Pets–from tarantulas and snakes (thanks, Andy and Brian!) to rabbits, birds, dogs and cats–have been a big part of my life, with many, many other types of creatures thrown into the mix–but my favorites have always been the horses.
We live on ten rolling acres with lush green grass, shady trees, good fences. It’s Horse Paradise not only for the good grass and safety, but for the fact that once a horse comes here, it stays until it grows old and dies. We now have a thirty-year-old smutty palomino, a snowy-gray twenty-year old, and a sorrel twelve-year-old who defines the word “easy keeper” (who is now spending his days in the diet lot–a corral where he has ample fresh water and a little grass hay, rather than the heavy grass out in the pasture. ) Oh–and there’s another one out there, a horse we’re boarding for free for a friend. She’s the baby of the group, at eight.
Mature horses do have their moments, but by and large, it’s mostly a sedate group. So when Powder–the gray mare–came in for her morning pellets, I took one look at the way she was moving, did a double take, and reached for my cell phone to make the equine equivalent of a 911 call. She’d clearly kicked a leg through the woven wire fence out in the pasture, somehow managed to get caught in it, struggled, and did some serious damage: a good 2 inch by eight inch strip of hide completely ripped from the front of her back leg, exposing tendons and deeply lacerated tissues, plus a deep, horizontal slice across the anterior (inside angle) of her big hock joint. She’d also managed find a low, wet spot in the pasture and slog through the mud afterward, completely contaminating the wound.
When your kids get hurt, they cry. They might fuss over the clean-up process. Then they probably show off their badge of honor–a big Band-Aid–to everyone. Horses? Can’t cry, of course, but you can sure see the tension–the fine, tight wrinkles under the eye and at the nostril, and the effort to avoid being touched where it hurts–though most of them are amazingly stoic. Not taking any chances, the vet wisely sedated her to clean the wound thoroughly, then he bandaged it….and now, I’ll be re-bandaging it for at least the next two months, along with delivering oral antibiotics.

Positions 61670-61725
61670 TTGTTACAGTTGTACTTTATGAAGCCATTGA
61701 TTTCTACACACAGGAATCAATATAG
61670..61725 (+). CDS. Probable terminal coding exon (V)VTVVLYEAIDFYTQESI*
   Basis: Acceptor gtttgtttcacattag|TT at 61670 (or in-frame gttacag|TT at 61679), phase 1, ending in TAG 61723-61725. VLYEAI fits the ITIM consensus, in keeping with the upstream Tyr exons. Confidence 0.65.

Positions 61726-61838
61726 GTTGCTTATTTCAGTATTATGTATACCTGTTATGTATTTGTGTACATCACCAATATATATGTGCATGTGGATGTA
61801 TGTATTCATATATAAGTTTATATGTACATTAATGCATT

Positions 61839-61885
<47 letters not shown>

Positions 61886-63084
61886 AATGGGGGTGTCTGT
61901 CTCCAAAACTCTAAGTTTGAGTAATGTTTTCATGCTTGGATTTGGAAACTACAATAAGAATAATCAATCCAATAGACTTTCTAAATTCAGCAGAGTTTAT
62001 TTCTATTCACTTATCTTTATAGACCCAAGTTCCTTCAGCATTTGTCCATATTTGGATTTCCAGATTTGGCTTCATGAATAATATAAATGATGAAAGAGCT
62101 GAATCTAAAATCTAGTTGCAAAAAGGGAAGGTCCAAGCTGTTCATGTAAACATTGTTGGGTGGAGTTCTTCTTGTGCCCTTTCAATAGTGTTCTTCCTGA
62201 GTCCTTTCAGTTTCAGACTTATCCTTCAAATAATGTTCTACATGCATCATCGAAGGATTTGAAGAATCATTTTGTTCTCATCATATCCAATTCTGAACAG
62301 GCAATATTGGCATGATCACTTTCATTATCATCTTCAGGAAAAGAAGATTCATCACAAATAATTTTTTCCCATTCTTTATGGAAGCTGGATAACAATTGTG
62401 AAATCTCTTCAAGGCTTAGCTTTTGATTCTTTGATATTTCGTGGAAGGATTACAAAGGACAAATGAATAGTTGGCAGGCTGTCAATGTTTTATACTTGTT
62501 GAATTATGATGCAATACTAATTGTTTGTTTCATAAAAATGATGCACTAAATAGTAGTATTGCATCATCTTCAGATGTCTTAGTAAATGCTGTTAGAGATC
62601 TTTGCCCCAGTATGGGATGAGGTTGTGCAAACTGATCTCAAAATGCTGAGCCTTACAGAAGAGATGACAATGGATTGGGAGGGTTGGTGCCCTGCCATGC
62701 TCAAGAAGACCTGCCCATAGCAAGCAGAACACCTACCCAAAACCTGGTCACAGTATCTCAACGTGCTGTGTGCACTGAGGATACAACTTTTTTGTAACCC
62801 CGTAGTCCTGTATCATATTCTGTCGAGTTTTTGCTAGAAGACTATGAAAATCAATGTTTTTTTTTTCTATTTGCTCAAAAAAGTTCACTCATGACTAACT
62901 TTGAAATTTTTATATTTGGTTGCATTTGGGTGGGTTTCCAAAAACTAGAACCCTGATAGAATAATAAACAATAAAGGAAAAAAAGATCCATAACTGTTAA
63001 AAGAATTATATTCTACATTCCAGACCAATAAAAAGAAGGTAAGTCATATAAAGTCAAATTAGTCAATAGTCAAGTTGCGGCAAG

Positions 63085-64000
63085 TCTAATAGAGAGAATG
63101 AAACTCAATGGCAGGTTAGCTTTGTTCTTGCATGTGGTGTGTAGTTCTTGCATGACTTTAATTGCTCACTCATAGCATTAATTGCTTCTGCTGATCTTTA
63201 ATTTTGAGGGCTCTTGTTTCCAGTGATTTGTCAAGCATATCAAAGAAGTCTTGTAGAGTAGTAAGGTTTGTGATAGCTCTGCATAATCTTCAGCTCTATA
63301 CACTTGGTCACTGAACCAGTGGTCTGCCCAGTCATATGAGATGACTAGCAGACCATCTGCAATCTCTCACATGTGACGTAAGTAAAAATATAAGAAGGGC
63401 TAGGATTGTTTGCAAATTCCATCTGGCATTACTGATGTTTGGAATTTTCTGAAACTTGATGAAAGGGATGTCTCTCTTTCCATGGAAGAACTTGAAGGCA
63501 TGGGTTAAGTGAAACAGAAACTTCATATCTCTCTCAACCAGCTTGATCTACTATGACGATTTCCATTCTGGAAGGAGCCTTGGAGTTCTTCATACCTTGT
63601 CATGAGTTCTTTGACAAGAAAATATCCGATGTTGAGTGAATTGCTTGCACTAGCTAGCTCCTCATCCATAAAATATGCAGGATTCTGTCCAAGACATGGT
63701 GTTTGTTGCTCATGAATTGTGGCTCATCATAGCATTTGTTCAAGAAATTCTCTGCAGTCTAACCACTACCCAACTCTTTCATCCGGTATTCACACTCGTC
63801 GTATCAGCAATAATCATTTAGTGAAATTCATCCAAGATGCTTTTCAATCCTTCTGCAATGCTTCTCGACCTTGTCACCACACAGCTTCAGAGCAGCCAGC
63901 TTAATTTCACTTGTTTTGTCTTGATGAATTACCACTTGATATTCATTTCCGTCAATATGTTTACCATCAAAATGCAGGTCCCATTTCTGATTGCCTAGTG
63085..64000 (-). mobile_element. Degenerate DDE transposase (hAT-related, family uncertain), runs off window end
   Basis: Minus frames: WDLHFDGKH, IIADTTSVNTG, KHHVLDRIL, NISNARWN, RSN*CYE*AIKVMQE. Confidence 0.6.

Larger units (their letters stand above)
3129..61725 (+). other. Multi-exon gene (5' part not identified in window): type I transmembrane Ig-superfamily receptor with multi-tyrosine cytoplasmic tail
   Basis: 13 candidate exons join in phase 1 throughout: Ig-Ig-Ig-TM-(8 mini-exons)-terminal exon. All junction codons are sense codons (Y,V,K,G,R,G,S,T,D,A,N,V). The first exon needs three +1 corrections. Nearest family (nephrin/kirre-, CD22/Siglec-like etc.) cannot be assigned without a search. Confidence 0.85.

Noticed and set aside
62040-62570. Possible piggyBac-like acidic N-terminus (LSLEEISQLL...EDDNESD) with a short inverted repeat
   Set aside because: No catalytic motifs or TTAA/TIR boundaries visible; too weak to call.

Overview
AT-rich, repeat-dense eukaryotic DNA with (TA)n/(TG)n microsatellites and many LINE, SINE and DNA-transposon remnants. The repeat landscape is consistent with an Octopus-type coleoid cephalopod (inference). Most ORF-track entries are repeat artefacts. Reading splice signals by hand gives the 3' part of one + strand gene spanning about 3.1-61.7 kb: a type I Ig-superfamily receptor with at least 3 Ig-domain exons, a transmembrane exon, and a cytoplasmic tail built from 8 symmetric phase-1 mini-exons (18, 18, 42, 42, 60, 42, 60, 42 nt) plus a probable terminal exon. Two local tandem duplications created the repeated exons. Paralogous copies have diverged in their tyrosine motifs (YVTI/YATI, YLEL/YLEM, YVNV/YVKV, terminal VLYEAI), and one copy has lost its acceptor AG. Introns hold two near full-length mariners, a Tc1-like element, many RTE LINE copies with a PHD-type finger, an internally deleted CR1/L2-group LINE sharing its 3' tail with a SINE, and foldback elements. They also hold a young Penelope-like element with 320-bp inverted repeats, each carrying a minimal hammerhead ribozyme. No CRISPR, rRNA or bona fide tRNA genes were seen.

When people talk about a medicine tablet being so big “it’s like a horse pill” one might assume that a horse would be willing to consume something that size. Good luck! You know the 800 mg size of Bactrim that your doctor might prescribe for you? She gets twenty of those tablets, divided into two doses. She’d never eat them, though. Bitter. Ewwww! So I dissolve them in water, add a lot of Karo syrup to sweeten the taste, then use a 60cc syringe (no needle, of course) to squirt it waaaay back in her mouth.
And the Band-Aids? Oh, my. This is horse leg owie, and there are seven different products on her leg now: an antiseptic, water-based cream, Telfa pads over that, then Kling gauze, Combi-Roll (like fluffy sheet cotton, but contained between denser layers) held by wrapping with Brown Gauze, then Vet Wrap, and then Elasticon at the top and bottom edges to help anchor the whole shebang. Whew! The funny thing? It had been so long since any of the horses here got hurt, that I hadn’t looked at the museum-quality jar of antibiotic salve out in the barn for years. It out-dated in 1989! Needless to say, that one is the garbage. We’ll be re-dressing it every three days for the first two weeks, then we’ll keep the pressure bandage on it for a total of two months and not disturb it as much…we’ll try to get five days out of each wrap. It has to be wrapped until the wound is closed, so we’ll have our fingers crossed!
So….what do you think of Powder’s fashionable, hot pink bandage?